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CONCENTRATION CAMP

Ex-SS guard, 94, to testify at trial in Münster

A former guard charged with complicity in mass murder at a Nazi concentration camp will testify at his trial in Germany on Tuesday, making a rare statement in one of the last cases of its kind.

Ex-SS guard, 94, to testify at trial in Münster
The 94-year old at the first day of trial last Tuesday. Photo: DPA

The 94-year-old German from the western district of Borken, North Rhine-Westphalia state, served as a watchman from June 1942 to September 1944 at the Stutthof camp near what was then Danzig, now Gdansk in Poland.

He was not publicly named but German media identified him as Johann R., a retired landscape architect and divorced father of three.

His statement would mark a rare occasion for victims and their relatives to 
hear directly from the accused on the alleged crimes committed seven decades ago.

At the opening of his trial last week, the defendant shed tears as he heard 
written testimony from Holocaust survivors who now live in the United States or Israel.

SEE ALSO: German ex-SS concentration guard, 94, weeps in court

The nonagenarian is charged with being an accessory to the murders of  several hundred camp prisoners.

These included more than 100 Polish prisoners gassed in June 1944 and  “probably several hundred” Jews killed from August to December 1944 as part of the Nazis' so-called “Final Solution”.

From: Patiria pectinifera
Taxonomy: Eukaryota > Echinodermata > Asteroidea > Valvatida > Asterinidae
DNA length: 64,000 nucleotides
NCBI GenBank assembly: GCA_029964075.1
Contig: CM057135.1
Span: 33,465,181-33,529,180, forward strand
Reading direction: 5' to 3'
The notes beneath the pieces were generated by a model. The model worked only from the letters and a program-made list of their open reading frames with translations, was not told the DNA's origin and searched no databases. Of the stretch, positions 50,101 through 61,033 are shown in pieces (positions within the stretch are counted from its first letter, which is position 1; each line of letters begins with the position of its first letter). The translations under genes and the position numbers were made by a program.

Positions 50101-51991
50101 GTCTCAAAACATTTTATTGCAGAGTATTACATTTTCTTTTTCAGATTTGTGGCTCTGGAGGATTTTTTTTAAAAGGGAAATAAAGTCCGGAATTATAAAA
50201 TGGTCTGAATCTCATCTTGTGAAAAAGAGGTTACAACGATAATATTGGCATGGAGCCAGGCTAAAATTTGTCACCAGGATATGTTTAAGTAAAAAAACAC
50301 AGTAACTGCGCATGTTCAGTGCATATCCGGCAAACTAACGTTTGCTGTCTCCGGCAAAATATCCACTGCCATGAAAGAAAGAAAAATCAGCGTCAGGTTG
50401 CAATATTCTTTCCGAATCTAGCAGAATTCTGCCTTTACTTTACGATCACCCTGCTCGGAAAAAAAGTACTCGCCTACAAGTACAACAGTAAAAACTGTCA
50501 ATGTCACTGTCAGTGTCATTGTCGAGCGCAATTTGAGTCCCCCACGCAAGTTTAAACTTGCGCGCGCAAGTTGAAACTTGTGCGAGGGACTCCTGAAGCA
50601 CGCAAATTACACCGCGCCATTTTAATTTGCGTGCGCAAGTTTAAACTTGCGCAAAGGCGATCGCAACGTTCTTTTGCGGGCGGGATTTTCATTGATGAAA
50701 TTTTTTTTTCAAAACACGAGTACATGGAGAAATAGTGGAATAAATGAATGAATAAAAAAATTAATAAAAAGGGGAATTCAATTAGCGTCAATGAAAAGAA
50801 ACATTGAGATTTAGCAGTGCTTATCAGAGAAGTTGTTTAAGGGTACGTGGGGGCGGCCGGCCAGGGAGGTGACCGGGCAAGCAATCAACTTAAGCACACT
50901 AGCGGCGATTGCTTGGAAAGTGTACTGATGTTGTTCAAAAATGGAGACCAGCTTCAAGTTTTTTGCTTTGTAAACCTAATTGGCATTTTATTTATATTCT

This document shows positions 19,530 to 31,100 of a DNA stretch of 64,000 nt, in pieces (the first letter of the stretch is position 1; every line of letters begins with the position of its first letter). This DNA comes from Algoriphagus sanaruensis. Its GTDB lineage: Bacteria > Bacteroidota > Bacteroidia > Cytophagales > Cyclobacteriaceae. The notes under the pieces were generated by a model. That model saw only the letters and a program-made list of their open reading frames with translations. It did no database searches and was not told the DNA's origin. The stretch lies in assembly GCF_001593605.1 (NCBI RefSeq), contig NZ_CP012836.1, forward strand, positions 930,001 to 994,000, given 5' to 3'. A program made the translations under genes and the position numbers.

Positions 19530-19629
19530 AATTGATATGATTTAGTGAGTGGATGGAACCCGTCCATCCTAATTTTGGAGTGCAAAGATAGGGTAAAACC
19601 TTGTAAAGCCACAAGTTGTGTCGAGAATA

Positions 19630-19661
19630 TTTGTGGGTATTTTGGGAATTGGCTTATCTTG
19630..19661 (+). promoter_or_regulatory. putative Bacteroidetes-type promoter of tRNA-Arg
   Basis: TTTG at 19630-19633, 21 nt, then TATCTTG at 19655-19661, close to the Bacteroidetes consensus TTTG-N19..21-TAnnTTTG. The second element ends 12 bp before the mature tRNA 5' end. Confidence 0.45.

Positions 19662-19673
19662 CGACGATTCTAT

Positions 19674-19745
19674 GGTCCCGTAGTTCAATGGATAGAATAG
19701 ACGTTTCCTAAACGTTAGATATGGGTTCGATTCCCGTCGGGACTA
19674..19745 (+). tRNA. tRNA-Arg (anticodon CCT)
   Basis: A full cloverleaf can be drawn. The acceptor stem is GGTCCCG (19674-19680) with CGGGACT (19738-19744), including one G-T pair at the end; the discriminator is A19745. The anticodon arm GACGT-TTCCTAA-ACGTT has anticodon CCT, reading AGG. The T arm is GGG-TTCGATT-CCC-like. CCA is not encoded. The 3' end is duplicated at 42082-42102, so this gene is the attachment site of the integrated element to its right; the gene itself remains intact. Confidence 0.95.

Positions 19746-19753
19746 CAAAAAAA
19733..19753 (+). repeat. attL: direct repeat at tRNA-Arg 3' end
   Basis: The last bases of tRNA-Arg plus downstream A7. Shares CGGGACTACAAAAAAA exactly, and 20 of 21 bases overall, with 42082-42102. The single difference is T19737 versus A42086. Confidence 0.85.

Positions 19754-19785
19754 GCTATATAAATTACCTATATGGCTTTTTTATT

Aged 18 to 20 at the time, and therefore now being tried under juvenile law, the defendant is “accused in his capacity as a guard of participating in the killing operations,” Dortmund prosecutor Andreas Brendel told AFP.

If found guilty, he faces a sentence of up to 15 years in prison – even though, given his age and the possibility of an appeal, he is considered unlikely to serve any time behind bars.



Shame

Christoph Rücken, a lawyer representing an 85-year-old Holocaust survivor  who now lives in the United States, said: “It would be an important sign for us if (Rehbogen) stood there to confirm the reality.”

“An apology would be good.”

Although the trial is late in coming, Rücken said it “eases the suffering of my client”. 

“A punishment would be symbolic for such an old man but that's important in  times like now when nationalism and anti-Semitism are returning.

It's important to show that the rule of law says you will face the court if you do these things.”Germany has been racing to put on trial surviving SS personnel, after the legal basis for prosecuting former Nazis changed in 2011 with the landmark conviction of former death camp guard John Demjanjuk.

He was sentenced not for any atrocities he committed, but on the basis that he served as a cog in the Nazi killing machine at the Sobibor camp in occupied Poland.

German courts subsequently convicted Oskar Groening, an accountant at 
Auschwitz, and Reinhold Hanning, a former SS guard at the same camp, for mass murder.

However both men, convicted at age 94, died before they could be imprisoned.

At his trial in 2015, Groening apologized and sought forgiveness. He also admitted “moral guilt” although he denied any legal culpability.